2012-11-21 01:54:04 PM
"People say, 'Oh, you just move the trains,'" [Weinstein] said. "This is not a toy train set. They're not buses you buy at a Hess station for your kids at Christmas. This is real life. This is big machines that take a lot of people who are very well trained."

Not well enough it seems.
 
2012-11-21 01:54:08 PM

Bullseyed: LineNoise: As someone who lives right by that train station, and also lost a car in the floods, I can understand where he is coming from. Yes, everyone knows town floods. But it flooded like it never had before, in areas that never flooded before.

So what you're saying is you're too stupid to leave town with a week's notice that a hurricane is coming?


No, I'm someone who made a calculated decision. I live on the top floor of a modern highrise, with plenty of distance between me and the river, and like I said, a big hill between us. The river wouldn't get to me in a 100 years. I was never personally in any danger. As for my car, I weighed 10 years of seeing what happened during storms, factored in a "well, this one will be worse by several magnitudes" and put my car in what I thought was the safest place. In hindsight, I was wrong, because something that never happened before happened. So were 10s of thousands of other people who lost cars.

Now I also factored in, "what would happen if I did lose the car". Seeing as it was insured, paid off, and I wasn't really personally attached to it, it was a risk I was willing to take. Would I have done things differently had I known the results? Of course. But the car could then have ended up getting hit by a tree, and I would have been "man, I should have left it in the garage" The timing of the storm might have been a little different, and it might have been an hour or two sooner or later and the surge not hit smack during high tide, and the sewers never would have flooded. A lot of things could have plaid out differently.

At the end of the day, I lost a car. Woopdeedoo. People lose cars every day.
 
2012-11-21 01:54:11 PM

MrSteve007: If only forecasters had predicted that the area would have the largest storm surge the region had ever seen. Then they could have moved the trains inland.

Oh, wait. They did. With near perfect accuracy. With at least 5 days in advance.

Link


^
|
this up there. If those trains are his responsibility, then he completely shirked it.
 
2012-11-21 01:56:01 PM

bentley57: My hind-sight is better than your hind-sight.


Yup, but you're not the one who go sand in their coaches.
 
2012-11-21 01:57:03 PM
Yeah it was a pretty extraordinary event. Moving trains is serious business. It's not like you can just park a bunch of trains somewhere else on the off chance that maybe this event will completely dwarf anything they've ever had to deal with before.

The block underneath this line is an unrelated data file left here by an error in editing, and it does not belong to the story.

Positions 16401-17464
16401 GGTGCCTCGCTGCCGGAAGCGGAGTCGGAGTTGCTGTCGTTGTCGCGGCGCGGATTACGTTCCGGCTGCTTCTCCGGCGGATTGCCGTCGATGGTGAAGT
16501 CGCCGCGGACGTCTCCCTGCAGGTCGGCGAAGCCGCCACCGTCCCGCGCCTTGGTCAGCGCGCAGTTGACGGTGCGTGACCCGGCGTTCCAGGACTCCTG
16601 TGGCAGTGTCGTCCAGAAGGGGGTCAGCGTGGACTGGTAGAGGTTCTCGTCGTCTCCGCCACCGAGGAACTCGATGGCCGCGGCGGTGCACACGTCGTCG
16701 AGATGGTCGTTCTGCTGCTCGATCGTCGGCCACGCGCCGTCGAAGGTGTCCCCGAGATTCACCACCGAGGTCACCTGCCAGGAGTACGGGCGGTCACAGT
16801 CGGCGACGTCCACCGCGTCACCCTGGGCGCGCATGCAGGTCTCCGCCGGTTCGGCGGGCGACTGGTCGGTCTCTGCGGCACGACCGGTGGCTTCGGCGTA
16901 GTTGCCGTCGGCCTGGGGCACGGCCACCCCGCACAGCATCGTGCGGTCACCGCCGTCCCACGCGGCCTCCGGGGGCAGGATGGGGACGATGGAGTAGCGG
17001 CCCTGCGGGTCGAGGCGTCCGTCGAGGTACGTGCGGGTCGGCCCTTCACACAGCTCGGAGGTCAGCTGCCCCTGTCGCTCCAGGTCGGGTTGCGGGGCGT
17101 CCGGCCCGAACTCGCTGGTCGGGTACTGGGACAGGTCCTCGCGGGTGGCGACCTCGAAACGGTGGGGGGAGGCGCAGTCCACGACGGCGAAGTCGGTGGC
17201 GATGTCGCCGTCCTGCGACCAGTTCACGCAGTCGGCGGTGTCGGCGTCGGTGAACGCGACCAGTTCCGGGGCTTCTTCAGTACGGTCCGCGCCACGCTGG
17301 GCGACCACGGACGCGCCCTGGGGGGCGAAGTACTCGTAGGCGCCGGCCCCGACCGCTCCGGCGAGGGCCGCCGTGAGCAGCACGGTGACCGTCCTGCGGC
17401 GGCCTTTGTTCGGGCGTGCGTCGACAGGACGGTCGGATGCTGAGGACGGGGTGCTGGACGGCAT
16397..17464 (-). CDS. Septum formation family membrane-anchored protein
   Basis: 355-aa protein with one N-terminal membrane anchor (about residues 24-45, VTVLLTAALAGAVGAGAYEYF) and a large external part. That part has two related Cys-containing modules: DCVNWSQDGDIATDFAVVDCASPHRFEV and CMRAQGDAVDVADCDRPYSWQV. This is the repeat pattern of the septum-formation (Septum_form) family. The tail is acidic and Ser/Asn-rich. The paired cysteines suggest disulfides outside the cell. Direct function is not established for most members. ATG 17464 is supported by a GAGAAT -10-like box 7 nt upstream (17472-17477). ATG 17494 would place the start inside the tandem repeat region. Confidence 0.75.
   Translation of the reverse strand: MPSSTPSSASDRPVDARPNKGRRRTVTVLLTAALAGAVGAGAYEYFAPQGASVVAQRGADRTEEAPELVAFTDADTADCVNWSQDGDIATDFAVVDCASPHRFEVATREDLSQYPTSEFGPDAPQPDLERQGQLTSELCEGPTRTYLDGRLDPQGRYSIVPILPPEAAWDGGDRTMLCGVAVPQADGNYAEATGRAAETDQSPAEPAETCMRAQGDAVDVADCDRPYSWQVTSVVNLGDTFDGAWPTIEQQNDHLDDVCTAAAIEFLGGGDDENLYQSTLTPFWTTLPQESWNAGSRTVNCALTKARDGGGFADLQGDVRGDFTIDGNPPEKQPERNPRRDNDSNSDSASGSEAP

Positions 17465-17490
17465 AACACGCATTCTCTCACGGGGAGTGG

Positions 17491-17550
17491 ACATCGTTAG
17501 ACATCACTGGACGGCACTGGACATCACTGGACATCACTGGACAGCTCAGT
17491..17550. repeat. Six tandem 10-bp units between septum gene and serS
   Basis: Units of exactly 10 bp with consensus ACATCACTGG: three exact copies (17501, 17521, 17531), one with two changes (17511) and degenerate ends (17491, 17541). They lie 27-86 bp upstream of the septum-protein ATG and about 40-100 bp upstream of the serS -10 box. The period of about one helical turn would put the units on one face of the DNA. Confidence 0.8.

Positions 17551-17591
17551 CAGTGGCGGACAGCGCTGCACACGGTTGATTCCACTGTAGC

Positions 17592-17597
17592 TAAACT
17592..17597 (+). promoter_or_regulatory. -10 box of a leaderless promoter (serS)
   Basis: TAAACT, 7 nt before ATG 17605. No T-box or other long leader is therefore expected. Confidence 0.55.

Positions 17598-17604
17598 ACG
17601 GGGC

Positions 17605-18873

2012-11-21 01:58:07 PM

AirForceVet: In the dude's defense, they don't get many hurricanes with storm surges up in NJ.

If he done the same in, say, Florida, he wouldn't have had a track to stand on.


Came in here to say that. I grew up in NYC and the whole thing is just inconceivable.
 
2012-11-21 01:58:55 PM
I guess that's what separates me from Mr Wienstein. I would think of the worst thing that could happen based on the worst of the forecasts, and act accordingly. Could have stuck a bunch of trains in the Hoboken tunnels, in the rail yard by Newark Penn, and in sidings along the non-Amtrak lines. Tree falls and blocks the track? Send a crew with chainsaws out and in 2 hours your problem is gone. Not to mention that by adopting this approach you've diversified your risk somewhat.

Flood a few dozen cars and engines? Big money to fix.

This guy obviously doesn't understand risk management and probability. He should be "resigned" immediately.
 
2012-11-21 01:59:48 PM

Bullseyed: brigid_fitch: Almost 4 decades of, "OMG, killer storm!", and each time the same areas are predictably affected. There was no reason to believe Sandy was going to be any different. Until it was.

There was plenty of reason to believe it would be different.

Only idiots believe the sensationalist media.


Am I supposed to get a degree in meteorology so I don't have to trust the media?
 
2012-11-21 02:00:16 PM

Jument: Yeah it was a pretty extraordinary event. Moving trains is serious business. It's not like you can just park a bunch of trains somewhere else on the off chance that maybe this event will completely dwarf anything they've ever had to deal with before.


i.imgur.com

/needed new mene
 
2012-11-21 02:00:18 PM

wambu: This is big machines that take a lot of people who are very well trained

who will be working on a Sunday making double time and a half.
 
2012-11-21 02:00:54 PM

Contents Under Pressure: AirForceVet: In the dude's defense, they don't get many hurricanes with storm surges up in NJ.

If he done the same in, say, Florida, he wouldn't have had a track to stand on.

Came in here to say that. I grew up in NYC and the whole thing is just inconceivable.


onemansblog.com
 
2012-11-21 02:02:14 PM